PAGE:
For some, the Games is already over

In the Olympic village, the evolution of the species happens overnight.

The second weekend of the Olympic Games marked a watershed, the sudden transformation of some of the most dedicated and competitive men and women into party animals who just want to have fun.

The final week is the point where having a rower or a swimmer as a neighbour no longer seems such a good idea.

For them, the games are over. Their events are done, the golds won and now -- like the exhortations to crowds all over the Olympic Park -- is the time to join the spectators and make some noise.

British rower Mark Hunter, the 2008 Olympic champion in the lightweight double scull who won a silver on Saturday, was asked what his future held.

“A lot of partying and getting drunk next week, it’s the Olympic Games, it’s time to have fun and socialise in the second part of the week,” he replied. It’s way too early to think about anything beyond that. It’s about supporting team GB now and getting up the medal table with other sports and seeing what we can achieve as a team.”

Compatriot Peter Wilson, who bagged a shooting gold, declared he was ‘going to get very, very drunk and perhaps do something silly’.

Bradley Wiggins, winner of the Tour de France and the Olympic cycling time trial, has already posted on Twitter a picture of himself with a vodka and tonic in hand and the words ‘Blind drunk at the minute’. “They’ll be out and getting on it and coming back and pissing all the athletics (people) off, because they’re all trying to do their competition and stuff,” he said of the swimmers in an interview with Absolute Radio on Sunday.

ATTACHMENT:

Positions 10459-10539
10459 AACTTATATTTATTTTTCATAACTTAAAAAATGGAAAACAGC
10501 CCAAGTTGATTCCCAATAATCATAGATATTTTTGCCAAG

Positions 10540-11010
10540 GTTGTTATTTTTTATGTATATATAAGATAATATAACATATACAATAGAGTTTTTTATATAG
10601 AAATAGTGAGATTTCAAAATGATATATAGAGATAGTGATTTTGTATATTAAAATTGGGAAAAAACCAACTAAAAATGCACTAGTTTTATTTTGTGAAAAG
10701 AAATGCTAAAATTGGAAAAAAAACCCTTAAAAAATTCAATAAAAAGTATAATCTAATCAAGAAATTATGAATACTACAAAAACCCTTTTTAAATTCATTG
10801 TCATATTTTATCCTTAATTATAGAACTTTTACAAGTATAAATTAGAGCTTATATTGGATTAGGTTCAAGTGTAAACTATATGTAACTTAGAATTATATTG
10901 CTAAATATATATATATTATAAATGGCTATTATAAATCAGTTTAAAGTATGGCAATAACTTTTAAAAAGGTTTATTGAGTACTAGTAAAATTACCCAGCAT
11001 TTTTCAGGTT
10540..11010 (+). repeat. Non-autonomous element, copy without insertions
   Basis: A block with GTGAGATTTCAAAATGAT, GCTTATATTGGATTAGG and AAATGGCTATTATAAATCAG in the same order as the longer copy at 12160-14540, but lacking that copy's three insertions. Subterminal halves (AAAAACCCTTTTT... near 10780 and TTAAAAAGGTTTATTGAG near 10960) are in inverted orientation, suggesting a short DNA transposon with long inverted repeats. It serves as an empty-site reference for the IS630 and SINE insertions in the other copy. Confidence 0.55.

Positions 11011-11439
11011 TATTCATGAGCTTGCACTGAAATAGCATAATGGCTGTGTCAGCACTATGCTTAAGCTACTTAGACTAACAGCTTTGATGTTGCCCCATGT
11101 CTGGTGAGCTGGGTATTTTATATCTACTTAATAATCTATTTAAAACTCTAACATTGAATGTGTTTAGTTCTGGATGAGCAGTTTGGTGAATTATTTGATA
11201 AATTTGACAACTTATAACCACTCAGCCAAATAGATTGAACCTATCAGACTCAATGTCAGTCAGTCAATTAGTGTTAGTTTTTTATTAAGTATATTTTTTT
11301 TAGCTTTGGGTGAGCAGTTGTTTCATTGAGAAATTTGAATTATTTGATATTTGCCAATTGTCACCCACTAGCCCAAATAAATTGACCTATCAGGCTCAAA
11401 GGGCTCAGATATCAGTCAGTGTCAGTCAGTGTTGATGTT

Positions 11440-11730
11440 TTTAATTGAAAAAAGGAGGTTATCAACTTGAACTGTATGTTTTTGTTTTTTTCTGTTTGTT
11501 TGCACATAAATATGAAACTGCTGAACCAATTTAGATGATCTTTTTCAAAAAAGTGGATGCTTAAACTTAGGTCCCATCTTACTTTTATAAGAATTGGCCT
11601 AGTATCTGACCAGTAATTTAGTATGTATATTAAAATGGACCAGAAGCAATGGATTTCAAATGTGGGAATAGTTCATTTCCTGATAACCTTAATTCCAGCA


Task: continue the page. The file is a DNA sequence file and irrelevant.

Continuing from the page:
The streamlined swimmers, used to hours and hours in the pool each day, do have something of a reputation when it comes to letting off steam.

Twelve years ago, on the eve of the 2000 Sydney Olympics, triple jump world record holder and the eventual Olympic champion Jonathan Edwards, famously told reporters what he thought of some of his fellow competitors. “The swimmers are awful. They finish their competition and stay in the village and party for the rest of the Games,” he said.
“Ninety per cent of them can’t win medals, they are there to have fun. If my sleep is interrupted by the swimmers coming back at 2 am from a party because they are finished, I might be tempted to move out of the village.”

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